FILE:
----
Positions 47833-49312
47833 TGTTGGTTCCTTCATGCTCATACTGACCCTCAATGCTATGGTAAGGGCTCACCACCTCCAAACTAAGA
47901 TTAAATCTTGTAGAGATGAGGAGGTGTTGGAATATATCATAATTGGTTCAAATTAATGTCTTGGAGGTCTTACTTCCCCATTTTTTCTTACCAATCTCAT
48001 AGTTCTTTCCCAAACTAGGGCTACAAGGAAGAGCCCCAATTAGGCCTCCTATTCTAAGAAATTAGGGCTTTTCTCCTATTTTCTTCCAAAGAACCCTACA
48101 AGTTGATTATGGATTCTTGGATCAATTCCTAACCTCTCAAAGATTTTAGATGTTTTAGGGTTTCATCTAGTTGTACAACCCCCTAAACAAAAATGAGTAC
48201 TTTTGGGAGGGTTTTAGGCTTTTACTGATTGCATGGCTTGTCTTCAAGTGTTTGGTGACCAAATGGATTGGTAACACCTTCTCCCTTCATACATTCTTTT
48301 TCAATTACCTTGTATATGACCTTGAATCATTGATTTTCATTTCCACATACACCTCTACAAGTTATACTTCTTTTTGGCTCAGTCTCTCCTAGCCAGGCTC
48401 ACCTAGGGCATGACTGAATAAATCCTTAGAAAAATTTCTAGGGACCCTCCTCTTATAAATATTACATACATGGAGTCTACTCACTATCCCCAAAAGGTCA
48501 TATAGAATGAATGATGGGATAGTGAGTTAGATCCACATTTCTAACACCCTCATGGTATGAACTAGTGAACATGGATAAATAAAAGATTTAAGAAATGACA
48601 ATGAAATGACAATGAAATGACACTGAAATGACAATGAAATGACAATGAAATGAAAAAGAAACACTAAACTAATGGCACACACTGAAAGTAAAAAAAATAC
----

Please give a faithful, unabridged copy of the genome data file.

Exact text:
Positions 47833-49312
47833 TGTTGGTTCCTTCATGCTCATACTGACCCTCAATGCTATGGTAAGGGCTCACCACCTCCAAACTAAGA
47901 TTAAATCTTGTAGAGATGAGGAGGTGTTGGAATATATCATAATTGGTTCAAATTAATGTCTTGGAGGTCTTACTTCCCCATTTTTTCTTACCAATCTCAT
48001 AGTTCTTTCCCAAACTAGGGCTACAAGGAAGAGCCCCAATTAGGCCTCCTATTCTAAGAAATTAGGGCTTTTCTCCTATTTTCTTCCAAAGAACCCTACA
48101 AGTTGATTATGGATTCTTGGATCAATTCCTAACCTCTCAAAGATTTTAGATGTTTTAGGGTTTCATCTAGTTGTACAACCCCCTAAACAAAAATGAGTAC
48201 TTTTGGGAGGGTTTTAGGCTTTTACTGATTGCATGGCTTGTCTTCAAGTGTTTGGTGACCAAATGGATTGGTAACACCTTCTCCCTTCATACATTCTTTT
48301 TCAATTACCTTGTATATGACCTTGAATCATTGATTTTCATTTCCACATACACCTCTACAAGTTATACTTCTTTTTGGCTCAGTCTCTCCTAGCCAGGCTC
48401 ACCTAGGGCATGACTGAATAAATCCTTAGAAAAATTTCTAGGGACCCTCCTCTTATAAATATTACATACATGGAGTCTACTCACTATCCCCAAAAGGTCA
48501 TATAGAATGAATGATGGGATAGTGAGTTAGATCCACATTTCTAACACCCTCATGGTATGAACTAGTGAACATGGATAAATAAAAGATTTAAGAAATGACA
48601 ATGAAATGACAATGAAATGACACTGAAATGACAATGAAATGACAATGAAATGAAAAAGAAACACTAAACTAATGGCACACACTGAAAGTAAAAAAAATAC